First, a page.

How I Got There: Local Government | Connor Alexander Lock (SFS ‘15)
Posted in Student & Alumni Stories
Connor Alexander Lock studied International Political Economy in the Walsh School of Foreign Service and is now the Chief of Staff at the City of Costa Mesa. Prior to then, he served as a legislative assistant at the City of Long Beach, which was when we interviewed Connor about his experience! Learn how Georgetown shaped his path, what led him to his current interests, and more insights regarding local government as a whole:
What activities at Georgetown did you find the most valuable and why?
The most valuable activities in which I participated at GU were my two internships for Congressman Adam Schiff, my work-study job at the Master of Science in Foreign Service program, the Carroll Fellows Initiative, the Grilling Society, and Ultimate Frisbee.
I now work in an international city with an airport and the nation’s largest seaport complex, and I am far more effective when I can speak authoritatively on international topics while also being able to connect with constituents over our shared weekend afternoon interests.
What does a typical day look like for you?
Every morning I take the bus to work, rather than driving, to keep myself aware of public transit conditions in the district and the city. When I get to work I catch up on local and regional news and go over the Councilmember’s schedule for the day, as well as the overall office schedule, and my own.
After this, there is a parade of briefings, meetings, calls, and small projects punctuating research into transformational initiatives that must be undertaken carefully and with great attention to detail. I draft formal statements, policies, and policy analyses on a variety of issue areas.
What surprised you the most when you started working?
I was surprised by how deeply many constituents care about things that seemed, at first, like total non-issues to me. I had to learn to open up my understanding to their life experiences, to their challenges and stressors, to do my job well.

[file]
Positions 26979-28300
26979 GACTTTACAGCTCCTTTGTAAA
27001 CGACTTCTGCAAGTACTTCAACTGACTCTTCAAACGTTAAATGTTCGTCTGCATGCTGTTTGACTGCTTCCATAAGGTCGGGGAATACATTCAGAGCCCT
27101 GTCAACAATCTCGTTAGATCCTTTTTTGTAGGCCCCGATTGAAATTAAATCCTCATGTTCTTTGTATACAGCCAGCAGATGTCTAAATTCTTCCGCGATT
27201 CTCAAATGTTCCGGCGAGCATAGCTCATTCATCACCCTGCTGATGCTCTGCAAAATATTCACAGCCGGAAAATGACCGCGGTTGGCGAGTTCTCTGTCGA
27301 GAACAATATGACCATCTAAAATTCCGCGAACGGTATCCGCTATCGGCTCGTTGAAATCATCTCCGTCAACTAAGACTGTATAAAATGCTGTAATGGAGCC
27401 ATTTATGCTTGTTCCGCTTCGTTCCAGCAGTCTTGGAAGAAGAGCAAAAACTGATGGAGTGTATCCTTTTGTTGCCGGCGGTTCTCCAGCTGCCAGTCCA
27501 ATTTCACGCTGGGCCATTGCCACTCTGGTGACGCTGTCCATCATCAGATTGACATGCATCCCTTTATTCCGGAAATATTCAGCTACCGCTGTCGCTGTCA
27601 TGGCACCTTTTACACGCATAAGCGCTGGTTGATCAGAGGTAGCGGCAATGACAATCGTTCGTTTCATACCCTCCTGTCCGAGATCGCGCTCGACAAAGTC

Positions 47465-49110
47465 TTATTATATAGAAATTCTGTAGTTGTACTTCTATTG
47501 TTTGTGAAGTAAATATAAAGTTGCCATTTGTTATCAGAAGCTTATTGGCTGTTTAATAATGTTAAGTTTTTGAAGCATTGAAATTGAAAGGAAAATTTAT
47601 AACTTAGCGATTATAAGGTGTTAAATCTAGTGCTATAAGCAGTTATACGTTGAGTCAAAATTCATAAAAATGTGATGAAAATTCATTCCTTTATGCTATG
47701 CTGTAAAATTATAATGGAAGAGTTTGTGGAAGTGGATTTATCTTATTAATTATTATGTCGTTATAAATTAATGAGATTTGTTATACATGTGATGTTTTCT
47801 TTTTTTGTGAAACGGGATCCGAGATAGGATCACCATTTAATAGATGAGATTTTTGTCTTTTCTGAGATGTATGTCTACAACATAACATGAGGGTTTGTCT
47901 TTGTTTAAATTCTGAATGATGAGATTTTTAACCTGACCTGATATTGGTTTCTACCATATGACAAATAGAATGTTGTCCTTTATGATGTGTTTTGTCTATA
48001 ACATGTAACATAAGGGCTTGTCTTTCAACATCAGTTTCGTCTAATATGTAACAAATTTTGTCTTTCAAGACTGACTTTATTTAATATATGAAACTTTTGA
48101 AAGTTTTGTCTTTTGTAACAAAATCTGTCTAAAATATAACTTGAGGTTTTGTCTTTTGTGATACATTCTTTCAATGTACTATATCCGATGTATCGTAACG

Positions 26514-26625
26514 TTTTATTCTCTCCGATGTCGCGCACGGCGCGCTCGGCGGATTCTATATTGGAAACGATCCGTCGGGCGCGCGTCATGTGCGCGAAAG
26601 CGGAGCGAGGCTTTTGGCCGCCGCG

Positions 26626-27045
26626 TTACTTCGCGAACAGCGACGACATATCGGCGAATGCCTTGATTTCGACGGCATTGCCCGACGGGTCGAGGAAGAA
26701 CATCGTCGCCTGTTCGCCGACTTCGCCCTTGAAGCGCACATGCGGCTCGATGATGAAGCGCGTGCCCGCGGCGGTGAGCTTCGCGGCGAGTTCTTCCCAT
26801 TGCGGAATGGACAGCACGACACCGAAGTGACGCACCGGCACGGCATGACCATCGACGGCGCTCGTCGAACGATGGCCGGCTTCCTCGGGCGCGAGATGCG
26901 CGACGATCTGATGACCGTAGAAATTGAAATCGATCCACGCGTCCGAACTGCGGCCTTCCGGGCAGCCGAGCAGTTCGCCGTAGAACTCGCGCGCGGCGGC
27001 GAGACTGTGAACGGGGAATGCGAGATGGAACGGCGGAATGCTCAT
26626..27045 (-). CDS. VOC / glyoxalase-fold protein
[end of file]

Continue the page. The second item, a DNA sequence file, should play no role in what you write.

And in actively listening, in seeking to understand why complaints about alleged chemtrails or homeless individuals collecting cans and bottles for CRV are the most important thing in some people’s lives, I came to understand a little bit more about how many different kinds of people we have, and have always had, in our communities. I am still shocked regularly, but the frequency is diminishing.
What skills are most needed in your role?
Networking and the ability to empathize without a doubt. Being able to understand constituent issues, their concerns, the grounding of their worries and hopes alike, while also being comfortable meeting up to hundreds of people a week at community events and remembering their names and details of their lives. This is difficult but extremely valuable.
What are the best ways for students to learn more about your industry?
Go local. The national political and government scene is chaos right now, and unless you’re operating in campaigns for state or federal office, it’s largely irrelevant to your day-to-day work. So go local, get to know your school board rep, your councilperson, your community college rep, your state reps, your county reps. Get to know them and their staff by simply asking for meetings on something about which you are well-versed and care about.
If you could go back and change one thing, what would that be?
I would absolutely have gotten involved in campus political action, whether through GUSA or the university political party groups. The experience of collaboration and compromise there would have helped me with networking and industry terminology after graduation.